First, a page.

By Gigi Peccolo
March 15, 2016 - Today’s customers want to engage with your business on more and more channels. In fact, a recent study by NICE Systems and BCG found that customers use an average of 5.6 channels to contact a company. And one of the channels they’re using is text messaging, a channel that’s been on the rise in recent years. A 2015 study from Pew Research found that despite the popularity of mobile apps, texting is the most-used app on smartphone.
Texting for Customer Service
When it comes to customer service, a 2014 Harris Poll Study found that 64% of customers would rather text than call for customer service. The aforementioned NICE study also found that texting is the highest-rated channel in terms of quality of experience, beating out other digital channels, as well as traditional service channels like voice and IVR.
Texting is a great way to engage customers—it’s short, it’s quick, and it’s a channel that they’re already familiar with. In our experience, we’ve also seen that end users are demonstrably happier using text messaging during the customer service process, sending smiley faces to an agent while they’re texting with them.
But texting isn’t just good at taking care of the customer after they’ve made a purchase—it can also help turn prospects into customers.
Texting Impacts Sales and Profitability
A few years ago, Velocify did a great study on how texting can enhance the sales process. You can view the full report here, but notable statistics include the following:
Prospects who are sent text messages convert at a rate that’s 40% higher than those that aren’t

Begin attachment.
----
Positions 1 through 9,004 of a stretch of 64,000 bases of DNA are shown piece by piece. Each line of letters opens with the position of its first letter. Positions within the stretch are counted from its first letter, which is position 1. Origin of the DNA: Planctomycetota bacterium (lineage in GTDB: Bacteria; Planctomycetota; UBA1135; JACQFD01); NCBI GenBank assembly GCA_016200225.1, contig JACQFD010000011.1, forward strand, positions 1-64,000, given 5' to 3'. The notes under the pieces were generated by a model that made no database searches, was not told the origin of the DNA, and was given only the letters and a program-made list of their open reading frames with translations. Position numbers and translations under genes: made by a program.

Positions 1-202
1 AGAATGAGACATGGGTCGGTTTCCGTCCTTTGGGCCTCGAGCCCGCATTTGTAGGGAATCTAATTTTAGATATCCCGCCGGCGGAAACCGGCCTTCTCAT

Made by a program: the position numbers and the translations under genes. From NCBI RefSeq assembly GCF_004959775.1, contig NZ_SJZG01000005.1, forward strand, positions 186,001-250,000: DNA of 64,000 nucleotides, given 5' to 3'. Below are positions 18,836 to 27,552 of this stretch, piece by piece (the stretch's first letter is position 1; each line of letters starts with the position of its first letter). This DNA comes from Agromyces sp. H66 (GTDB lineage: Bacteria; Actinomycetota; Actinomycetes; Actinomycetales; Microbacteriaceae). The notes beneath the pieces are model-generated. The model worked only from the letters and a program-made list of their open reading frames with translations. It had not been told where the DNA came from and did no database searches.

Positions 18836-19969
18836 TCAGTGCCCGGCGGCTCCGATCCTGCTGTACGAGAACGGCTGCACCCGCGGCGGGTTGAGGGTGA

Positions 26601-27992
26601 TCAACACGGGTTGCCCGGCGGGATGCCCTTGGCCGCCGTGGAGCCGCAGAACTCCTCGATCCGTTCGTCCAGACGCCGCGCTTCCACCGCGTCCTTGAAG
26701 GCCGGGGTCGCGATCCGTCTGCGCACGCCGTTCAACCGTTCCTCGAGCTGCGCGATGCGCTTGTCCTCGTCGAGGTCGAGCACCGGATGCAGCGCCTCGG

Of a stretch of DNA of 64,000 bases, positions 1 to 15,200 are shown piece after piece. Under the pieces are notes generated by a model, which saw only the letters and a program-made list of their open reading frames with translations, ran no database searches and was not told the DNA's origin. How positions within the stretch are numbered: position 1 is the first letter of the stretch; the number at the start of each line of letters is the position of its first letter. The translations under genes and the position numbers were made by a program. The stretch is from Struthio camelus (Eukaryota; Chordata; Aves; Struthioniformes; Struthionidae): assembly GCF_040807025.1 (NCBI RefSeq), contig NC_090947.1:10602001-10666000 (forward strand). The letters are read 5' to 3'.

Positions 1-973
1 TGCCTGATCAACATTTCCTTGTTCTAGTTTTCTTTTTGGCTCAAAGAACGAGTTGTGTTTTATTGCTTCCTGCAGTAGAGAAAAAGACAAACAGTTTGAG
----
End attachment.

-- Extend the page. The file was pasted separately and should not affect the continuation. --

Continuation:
Salespeople can improve conversion by over 100% when using texting properly
Sending 3 texts after making contact can boost conversions rate by over 300%
Texting can also save your company money. Most phone calls can cost $6-20 per interaction, while texts can cost $2-3 per interaction. If you automate these messages, though, you can decrease the costs to just 25 cents per interaction.
Adding Texting to Your Business
As we’ve discussed, texting can be used for customer service and sales to better engage prospects and customers. But how do you get started with texting in your organization? There are a few steps you can take.
Establish how you’ll be using texting in your organization. Will there be a lot of live agent interactions, such as in a concierge service, or will it be more automated, like outbound message blasts? Or, will you need both live agent interactions and automation?
Establish if texting will need to connect with other channels. A lot of texting solutions are text-only—they don’t integrate with other communication channels like voice and web chat. If you’re looking for true omnichannel communication, you’ll want to find a solution that integrates with other communication channels for a more seamless customer experience.
Establish your messaging volume. Are you going to be sending out 1,000 outbound messages every month, or will you get a lot of inbound messages from people subscribing to a text service? Forecasting your messaging volume will help you better estimate costs.
Do your research. There are a lot of texting solutions out there, so find one that accommodates the three points above.
Sign up for a trial, or, if it’s a larger scale project, run a pilot. Most organizations will let you sign up for a free trial that lasts two weeks or a month. This is a great way to establish how texting will work in your organization without having to commit fully.
Texting can be used to great effect in sales and customer service. But whatever you decide to use it for, know that it’s easy to add to your organization and is a cost-effective and preferred channel for customer communication.
About The Guest Author
Gigi Peccolo is the Content Manager at OneReach, where she is focused on creating content enabling companies to offer effective, meaningful customer support over voice and text message.
Gigi is a skilled writer and editor, and her work has been published on multiple industry sites. Gigi received her BA in Journalism Studies and Spanish from the University of Denver, where she graduated with Distinction in Journalism Studies.